Roger Federer believes his six-month hiatus from the game was much needed as he feels 'rejuvenated' ahead of his comeback in the New Year.
The former world number one called time on his 2016 season owing to a knee injury following the semi-final loss against Milos Raonic at Wimbledon in July. Federer has not played since and will make his competitive return at Hopman Cup starting on 1 January.
The Swiss ace underwent a knee surgery in February this year but knee problems persisted which forced him to cut short his 2016 season and concentrate on making a full recovery. Federer is confident that the lengthy break will be beneficial for his career in the long-term, as he has no plans of hanging up his racket anytime soon.
Federer is aware that he will not be at his best at the start of the season, despite rigorous practice in recent weeks at his pre-season training camp in Dubai. The 17-time Grand Slam champion is taking part in the Hopman Cup this year as he believes the round-robin format will allow him to play more matches than a regular ATP tour tournament, which he thinks is necessary to get back in to the grove after a six-month break.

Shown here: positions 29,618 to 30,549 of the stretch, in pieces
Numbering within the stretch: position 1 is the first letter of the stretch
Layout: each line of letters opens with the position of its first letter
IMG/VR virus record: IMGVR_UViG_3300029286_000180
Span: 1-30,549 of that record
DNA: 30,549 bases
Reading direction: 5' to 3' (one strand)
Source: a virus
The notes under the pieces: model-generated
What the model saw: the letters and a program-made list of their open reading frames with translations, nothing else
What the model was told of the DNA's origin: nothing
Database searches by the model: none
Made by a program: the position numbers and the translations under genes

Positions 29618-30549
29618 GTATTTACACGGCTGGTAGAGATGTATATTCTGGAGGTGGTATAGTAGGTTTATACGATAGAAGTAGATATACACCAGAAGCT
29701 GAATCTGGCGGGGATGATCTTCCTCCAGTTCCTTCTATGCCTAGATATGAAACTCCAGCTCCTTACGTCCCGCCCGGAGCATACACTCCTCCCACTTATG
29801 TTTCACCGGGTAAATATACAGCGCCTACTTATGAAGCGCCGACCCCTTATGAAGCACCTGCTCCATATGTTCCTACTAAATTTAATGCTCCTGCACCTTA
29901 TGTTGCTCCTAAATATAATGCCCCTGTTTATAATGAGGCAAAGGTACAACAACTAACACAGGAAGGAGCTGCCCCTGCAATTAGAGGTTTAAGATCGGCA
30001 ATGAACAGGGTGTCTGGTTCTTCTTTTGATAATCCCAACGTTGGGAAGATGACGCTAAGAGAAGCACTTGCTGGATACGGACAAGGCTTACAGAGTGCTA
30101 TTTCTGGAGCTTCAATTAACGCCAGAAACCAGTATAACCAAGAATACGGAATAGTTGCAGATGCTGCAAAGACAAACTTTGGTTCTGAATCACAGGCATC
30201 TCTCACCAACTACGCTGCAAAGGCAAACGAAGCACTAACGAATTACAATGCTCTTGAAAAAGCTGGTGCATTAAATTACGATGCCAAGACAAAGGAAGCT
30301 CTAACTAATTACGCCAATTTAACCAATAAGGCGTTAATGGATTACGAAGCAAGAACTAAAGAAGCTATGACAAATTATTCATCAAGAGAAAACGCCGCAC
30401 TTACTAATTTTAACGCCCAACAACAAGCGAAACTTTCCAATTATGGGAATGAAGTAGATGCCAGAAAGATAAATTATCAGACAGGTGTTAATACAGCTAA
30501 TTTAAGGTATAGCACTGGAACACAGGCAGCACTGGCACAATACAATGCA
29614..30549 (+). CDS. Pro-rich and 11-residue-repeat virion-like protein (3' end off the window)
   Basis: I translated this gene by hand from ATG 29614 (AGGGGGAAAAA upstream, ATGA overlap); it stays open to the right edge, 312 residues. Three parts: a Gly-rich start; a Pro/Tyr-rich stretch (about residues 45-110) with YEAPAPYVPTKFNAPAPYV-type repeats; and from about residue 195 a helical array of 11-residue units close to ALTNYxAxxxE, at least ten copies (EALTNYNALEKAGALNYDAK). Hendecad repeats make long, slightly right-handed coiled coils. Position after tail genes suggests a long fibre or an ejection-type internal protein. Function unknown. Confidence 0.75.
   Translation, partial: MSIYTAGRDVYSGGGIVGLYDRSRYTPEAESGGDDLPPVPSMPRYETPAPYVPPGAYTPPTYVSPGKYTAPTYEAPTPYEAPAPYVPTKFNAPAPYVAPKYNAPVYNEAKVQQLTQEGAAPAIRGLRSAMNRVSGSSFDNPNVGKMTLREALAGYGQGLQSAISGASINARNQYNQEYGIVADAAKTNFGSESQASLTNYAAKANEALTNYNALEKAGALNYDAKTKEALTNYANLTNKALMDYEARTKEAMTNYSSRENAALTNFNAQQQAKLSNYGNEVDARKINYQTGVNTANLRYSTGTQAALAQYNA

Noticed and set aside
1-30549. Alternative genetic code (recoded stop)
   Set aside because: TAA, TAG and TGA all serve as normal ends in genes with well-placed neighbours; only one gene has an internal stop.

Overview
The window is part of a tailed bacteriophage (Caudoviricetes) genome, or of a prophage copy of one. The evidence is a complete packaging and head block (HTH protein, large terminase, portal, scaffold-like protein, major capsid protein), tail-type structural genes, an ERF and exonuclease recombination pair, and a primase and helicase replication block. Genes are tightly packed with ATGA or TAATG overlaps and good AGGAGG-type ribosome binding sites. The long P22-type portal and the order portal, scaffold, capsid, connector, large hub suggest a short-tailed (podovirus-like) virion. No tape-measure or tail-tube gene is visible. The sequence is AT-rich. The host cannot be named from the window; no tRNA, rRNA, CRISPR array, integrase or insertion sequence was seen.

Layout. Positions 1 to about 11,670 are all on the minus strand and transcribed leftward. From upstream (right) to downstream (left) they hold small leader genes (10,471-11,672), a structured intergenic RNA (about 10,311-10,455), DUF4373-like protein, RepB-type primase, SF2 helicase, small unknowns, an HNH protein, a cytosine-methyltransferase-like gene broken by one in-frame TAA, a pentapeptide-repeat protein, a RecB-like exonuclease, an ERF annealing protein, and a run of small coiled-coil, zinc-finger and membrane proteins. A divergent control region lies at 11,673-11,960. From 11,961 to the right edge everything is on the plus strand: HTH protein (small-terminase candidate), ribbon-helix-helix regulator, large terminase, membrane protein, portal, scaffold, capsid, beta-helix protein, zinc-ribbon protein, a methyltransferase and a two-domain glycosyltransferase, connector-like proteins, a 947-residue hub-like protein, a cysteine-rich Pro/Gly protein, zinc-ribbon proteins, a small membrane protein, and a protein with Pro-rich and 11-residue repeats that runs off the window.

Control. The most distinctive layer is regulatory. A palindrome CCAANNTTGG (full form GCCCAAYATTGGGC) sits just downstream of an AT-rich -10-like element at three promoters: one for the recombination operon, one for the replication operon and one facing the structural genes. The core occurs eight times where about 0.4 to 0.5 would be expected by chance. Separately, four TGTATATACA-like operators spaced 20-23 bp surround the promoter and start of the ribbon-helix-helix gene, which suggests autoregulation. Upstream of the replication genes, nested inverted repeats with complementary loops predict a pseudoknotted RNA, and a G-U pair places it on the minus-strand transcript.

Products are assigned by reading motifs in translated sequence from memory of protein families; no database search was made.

"I do believe that it could be very beneficial for the future of my tennis career. To have had this six-month lay-off, rejuvenated, refreshed ... maybe mentally I needed this rest more than I thought I would. Maybe my body needed a rest more than I thought it would. I tried to look at the big picture, I hope it's going to pay off," Federer was quoted as saying by ATP's official site.
"At least one thing I know now is I have no regrets. I did everything this year to get my body back in shape.
"Maybe this is the year compared to anytime before that I do need matches. Matches just have a different intensity and your body reacts according to it," the former world number one explained with regards to his participation in the Hopman Cup.
Federer has made it clear that adding to his 17-Grand Slam titles is one his main aims when he returns in 2017, but is aware that it will be a hard task to beat current world number one Andy Murray or number two Novak Djokovic, who have dominated the major tournaments in recent years. The Scot has won one major and made three Grand Slam finals in the last two years, while the Serb, who has been the dominant force, won five major titles and made two finals in the same period.
"I've been awfully close the past few years, but that doesn't count because it's not winning. Novak did have an incredible run these last few years and it was incredibly hard to break through him, for anybody," Federer added.
"It's up to us to reinvent ourselves, come up with a plan. Andy's shown that a little bit, giving bigger belief for more players that maybe there is a bigger chance to win slams.
"For me personally, I still believe in it. Time will tell if it's going to be possible or not," he concluded.